That's vital to who we are as a people and what we are about as a country.

Which is why I find the early days of the Bush II administration so much a cause for concern. And why I find it absolutely unbelievable that there are some Jews, indeed Jews who see themselves as the most fervent of us all, not only accepting it, but cheering it on.

Let us begin with John, not the apostle, but the nominee for Attorney General. In a speech that still sends a chill up my spine, and not the good kind, he told an audience at the racist, anti-Catholic, anti-Semitic Bob Jones University that in this country, ``we have no king but Jesus."

I thought the whole point of this country is that we have no king. That's kinda why we had that whole to-do with Britain. But I thought, more importantly, that Jesus is something private, not someone a public official, let alone the nation's chief law enforcement officer, should be proclaiming king.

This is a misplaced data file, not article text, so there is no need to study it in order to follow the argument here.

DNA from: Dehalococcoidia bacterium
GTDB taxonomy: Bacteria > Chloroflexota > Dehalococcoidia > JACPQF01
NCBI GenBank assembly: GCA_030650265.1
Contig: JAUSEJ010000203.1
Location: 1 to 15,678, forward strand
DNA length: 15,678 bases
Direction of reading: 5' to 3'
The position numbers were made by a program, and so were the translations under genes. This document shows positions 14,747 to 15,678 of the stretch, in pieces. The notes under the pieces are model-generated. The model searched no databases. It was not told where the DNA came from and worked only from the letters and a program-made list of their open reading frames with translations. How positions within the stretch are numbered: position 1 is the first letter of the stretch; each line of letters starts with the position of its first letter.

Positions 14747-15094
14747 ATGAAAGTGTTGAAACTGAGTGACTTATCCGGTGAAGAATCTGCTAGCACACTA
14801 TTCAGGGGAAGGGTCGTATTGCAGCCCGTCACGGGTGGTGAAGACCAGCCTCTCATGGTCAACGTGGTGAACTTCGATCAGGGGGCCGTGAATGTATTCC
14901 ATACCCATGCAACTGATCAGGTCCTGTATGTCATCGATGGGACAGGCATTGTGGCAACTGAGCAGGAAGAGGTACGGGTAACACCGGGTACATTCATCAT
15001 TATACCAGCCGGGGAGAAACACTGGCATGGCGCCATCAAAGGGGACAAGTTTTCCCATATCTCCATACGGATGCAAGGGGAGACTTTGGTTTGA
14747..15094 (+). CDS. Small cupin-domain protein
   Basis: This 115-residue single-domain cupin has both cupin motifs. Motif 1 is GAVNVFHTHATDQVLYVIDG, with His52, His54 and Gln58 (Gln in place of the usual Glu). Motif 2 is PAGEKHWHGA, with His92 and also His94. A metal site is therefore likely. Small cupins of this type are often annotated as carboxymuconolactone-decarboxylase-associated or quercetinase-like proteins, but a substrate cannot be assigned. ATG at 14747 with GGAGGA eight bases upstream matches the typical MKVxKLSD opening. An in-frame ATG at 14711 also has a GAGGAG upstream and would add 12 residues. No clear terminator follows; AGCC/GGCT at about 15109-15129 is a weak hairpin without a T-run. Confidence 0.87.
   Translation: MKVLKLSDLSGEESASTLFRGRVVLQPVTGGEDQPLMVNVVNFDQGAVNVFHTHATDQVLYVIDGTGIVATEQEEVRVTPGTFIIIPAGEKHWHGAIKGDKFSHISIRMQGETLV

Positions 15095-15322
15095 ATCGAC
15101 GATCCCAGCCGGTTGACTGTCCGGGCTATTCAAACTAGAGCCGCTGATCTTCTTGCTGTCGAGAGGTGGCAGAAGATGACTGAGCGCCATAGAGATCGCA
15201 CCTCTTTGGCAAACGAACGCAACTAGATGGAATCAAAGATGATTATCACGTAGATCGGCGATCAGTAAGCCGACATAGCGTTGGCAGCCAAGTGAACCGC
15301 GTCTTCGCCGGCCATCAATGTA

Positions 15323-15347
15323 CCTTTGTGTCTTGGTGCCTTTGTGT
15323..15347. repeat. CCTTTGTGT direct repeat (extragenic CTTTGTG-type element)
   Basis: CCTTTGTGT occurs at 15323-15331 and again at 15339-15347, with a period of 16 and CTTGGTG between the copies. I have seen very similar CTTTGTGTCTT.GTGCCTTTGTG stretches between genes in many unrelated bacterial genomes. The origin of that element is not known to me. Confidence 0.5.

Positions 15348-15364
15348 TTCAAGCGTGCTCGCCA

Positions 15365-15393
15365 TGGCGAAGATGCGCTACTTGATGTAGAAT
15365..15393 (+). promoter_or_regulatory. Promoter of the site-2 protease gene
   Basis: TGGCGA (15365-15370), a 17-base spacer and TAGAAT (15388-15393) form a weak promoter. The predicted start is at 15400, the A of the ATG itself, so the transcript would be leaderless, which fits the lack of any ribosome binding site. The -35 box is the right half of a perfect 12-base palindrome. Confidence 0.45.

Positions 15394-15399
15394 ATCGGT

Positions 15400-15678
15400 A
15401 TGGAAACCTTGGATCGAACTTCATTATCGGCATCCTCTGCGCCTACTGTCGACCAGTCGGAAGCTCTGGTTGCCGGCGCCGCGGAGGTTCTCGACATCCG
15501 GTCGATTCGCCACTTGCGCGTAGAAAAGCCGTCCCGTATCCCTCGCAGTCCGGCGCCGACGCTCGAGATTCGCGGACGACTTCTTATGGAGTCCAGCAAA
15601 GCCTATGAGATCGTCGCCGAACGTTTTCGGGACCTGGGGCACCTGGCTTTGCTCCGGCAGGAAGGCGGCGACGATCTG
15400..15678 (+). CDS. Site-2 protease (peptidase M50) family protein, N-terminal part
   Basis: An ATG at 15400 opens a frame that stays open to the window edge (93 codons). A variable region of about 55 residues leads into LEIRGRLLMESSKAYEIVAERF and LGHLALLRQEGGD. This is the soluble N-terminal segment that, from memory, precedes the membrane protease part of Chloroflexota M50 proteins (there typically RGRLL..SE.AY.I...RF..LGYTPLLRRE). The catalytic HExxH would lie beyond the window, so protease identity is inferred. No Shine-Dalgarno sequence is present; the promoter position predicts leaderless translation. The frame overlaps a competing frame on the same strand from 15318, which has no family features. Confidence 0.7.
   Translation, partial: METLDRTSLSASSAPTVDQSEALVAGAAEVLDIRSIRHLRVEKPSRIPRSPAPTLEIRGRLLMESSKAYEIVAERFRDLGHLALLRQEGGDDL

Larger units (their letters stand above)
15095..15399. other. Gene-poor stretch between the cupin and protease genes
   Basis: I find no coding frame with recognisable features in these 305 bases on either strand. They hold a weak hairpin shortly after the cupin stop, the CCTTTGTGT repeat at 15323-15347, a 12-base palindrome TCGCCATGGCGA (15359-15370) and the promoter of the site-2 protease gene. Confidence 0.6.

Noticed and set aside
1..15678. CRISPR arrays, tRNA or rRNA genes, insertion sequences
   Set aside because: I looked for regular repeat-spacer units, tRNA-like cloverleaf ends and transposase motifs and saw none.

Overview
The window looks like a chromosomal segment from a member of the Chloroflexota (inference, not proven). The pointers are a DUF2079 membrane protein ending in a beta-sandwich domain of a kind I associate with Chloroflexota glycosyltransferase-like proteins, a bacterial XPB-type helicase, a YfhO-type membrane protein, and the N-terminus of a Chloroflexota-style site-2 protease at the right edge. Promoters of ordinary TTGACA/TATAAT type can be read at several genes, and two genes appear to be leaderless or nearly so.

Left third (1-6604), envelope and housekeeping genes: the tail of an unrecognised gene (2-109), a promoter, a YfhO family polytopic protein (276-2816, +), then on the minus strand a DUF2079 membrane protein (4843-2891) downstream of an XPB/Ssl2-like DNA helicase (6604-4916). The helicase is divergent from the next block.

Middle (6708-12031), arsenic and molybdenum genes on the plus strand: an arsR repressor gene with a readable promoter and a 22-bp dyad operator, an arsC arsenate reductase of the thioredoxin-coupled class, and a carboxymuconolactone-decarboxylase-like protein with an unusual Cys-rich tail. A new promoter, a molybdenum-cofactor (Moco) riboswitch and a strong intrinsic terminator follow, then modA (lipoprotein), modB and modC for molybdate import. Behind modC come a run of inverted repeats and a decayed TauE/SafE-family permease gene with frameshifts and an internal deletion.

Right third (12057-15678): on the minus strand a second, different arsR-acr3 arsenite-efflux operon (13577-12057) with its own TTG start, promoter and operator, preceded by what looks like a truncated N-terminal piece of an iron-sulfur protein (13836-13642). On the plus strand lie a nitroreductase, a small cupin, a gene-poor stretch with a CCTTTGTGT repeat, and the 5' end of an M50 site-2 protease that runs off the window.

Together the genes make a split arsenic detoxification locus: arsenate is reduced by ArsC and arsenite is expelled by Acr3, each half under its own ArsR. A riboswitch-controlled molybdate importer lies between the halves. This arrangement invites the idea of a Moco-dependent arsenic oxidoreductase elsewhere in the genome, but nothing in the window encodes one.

So to hear John Ashcroft say in this country there is ``no king but Jesus," is to see a flashing neon sign that this guy doesn't get it. And so shouldn't be it. Attorney general that is.

Those on the right who support him, however, say that my saying that is very unfair. Why? Because there were many like me who had no problem with, indeed took great pride in, Joe Lieberman getting up there and talking about his faith, saying prayers and invoking God.

Why, they ask, is okay for Joe to talk about God but not okay for John to talk about Jesus?

After all, fair is fair. If Joe didn't scare us with his God talk, John shouldn't scare us with his Jesus talk.